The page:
Berie is a lost soul and for a time, she chooses to acquiesce. “The gale came into me, and blew all my doors and windows open.”  But being blown about by the wind and putting your faith, will into another’s hands never bodes well and surely can’t last. They don’t need anything that nature doesn’t provide, though over time hypocrisy shows itself. The rules don’t always make sense, what begins as a back to earth experience seems more tests of loyalty to the cause. The rot sets in, Berie finds serious flaws and weaknesses within herself and the family. Dice demands sacrifices. This peace loving community is at war with those that would destroy the environment and be the Ash Family’s ruin, even if they must turn on their own people, ignoring illness, letting nature take it’s course… so be it.

Oh boy, will she ever leave? Will she remain a sort of pawn for the ‘father’ of the Ash Family’s plans? How did Bay get those scars, by the by, she wonders. What worked about the novel is that it exposes the ugly side of commune living, while also telling the story of how easy it is, when lost, to latch on to something dangerous. Sometimes searching for a more authentic life can be ruinous, particularly if it means letting go of your will. Berie’s desire for more than what is on offer, her need to journey down an unexplored path is a struggle for many people. The need to be inspired by something bigger than what other’s expect of you burns within us and is at its strongest when you’re young and just beginning to question your place in the world. Berie has other issues that complicate her relationships, Bay seems like a gift from the universe. But her eyes are clouded over with weariness for the world, one she needs to reject, she is so tired of trying so why not hand the wheel over to someone else. It’s easy to remain a child and allow others to push you along, that’s how cults work you know. Believe in something or someone else when you don’t believe in yourself. What can you do when you feel like you don’t fit the times? Don’t go into this novel thinking it’s going to be a happy back to nature story, it turns ugly.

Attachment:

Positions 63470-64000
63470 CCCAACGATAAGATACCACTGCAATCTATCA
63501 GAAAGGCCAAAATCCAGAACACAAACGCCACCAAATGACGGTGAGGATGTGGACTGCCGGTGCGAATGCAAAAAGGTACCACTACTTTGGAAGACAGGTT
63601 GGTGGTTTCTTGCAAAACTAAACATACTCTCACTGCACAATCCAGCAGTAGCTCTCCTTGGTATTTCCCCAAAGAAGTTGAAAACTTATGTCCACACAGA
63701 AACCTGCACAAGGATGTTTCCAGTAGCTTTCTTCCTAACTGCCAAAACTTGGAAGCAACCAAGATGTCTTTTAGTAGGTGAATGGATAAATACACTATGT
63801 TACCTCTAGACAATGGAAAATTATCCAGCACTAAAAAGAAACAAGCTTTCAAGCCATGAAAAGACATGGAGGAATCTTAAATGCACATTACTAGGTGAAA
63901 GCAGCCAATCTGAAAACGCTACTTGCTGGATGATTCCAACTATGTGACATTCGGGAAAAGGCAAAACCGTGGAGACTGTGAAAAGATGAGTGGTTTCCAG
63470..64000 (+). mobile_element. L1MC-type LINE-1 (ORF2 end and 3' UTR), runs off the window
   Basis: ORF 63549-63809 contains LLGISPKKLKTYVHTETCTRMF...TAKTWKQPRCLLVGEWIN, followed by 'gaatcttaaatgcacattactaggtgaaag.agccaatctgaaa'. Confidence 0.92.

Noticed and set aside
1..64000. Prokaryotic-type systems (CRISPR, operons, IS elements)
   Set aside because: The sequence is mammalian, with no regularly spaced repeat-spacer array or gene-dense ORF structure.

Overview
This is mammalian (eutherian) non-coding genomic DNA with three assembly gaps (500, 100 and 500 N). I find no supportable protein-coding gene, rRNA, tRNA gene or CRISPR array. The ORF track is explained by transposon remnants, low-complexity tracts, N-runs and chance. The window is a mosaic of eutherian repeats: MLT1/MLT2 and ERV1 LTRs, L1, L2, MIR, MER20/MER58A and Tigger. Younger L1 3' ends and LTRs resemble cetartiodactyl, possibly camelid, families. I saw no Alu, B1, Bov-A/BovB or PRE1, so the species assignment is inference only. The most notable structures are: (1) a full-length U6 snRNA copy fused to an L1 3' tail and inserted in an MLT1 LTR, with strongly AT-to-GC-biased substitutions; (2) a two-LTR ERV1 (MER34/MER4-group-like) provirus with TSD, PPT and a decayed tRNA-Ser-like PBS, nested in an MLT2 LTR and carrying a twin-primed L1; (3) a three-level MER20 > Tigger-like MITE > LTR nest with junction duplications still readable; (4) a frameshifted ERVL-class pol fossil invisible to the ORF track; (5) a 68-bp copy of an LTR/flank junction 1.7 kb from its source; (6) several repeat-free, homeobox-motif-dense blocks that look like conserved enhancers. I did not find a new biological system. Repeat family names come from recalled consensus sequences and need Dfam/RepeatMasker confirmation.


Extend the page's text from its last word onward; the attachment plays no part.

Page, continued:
Publication Date: April 9, 2019

Simon & Schuster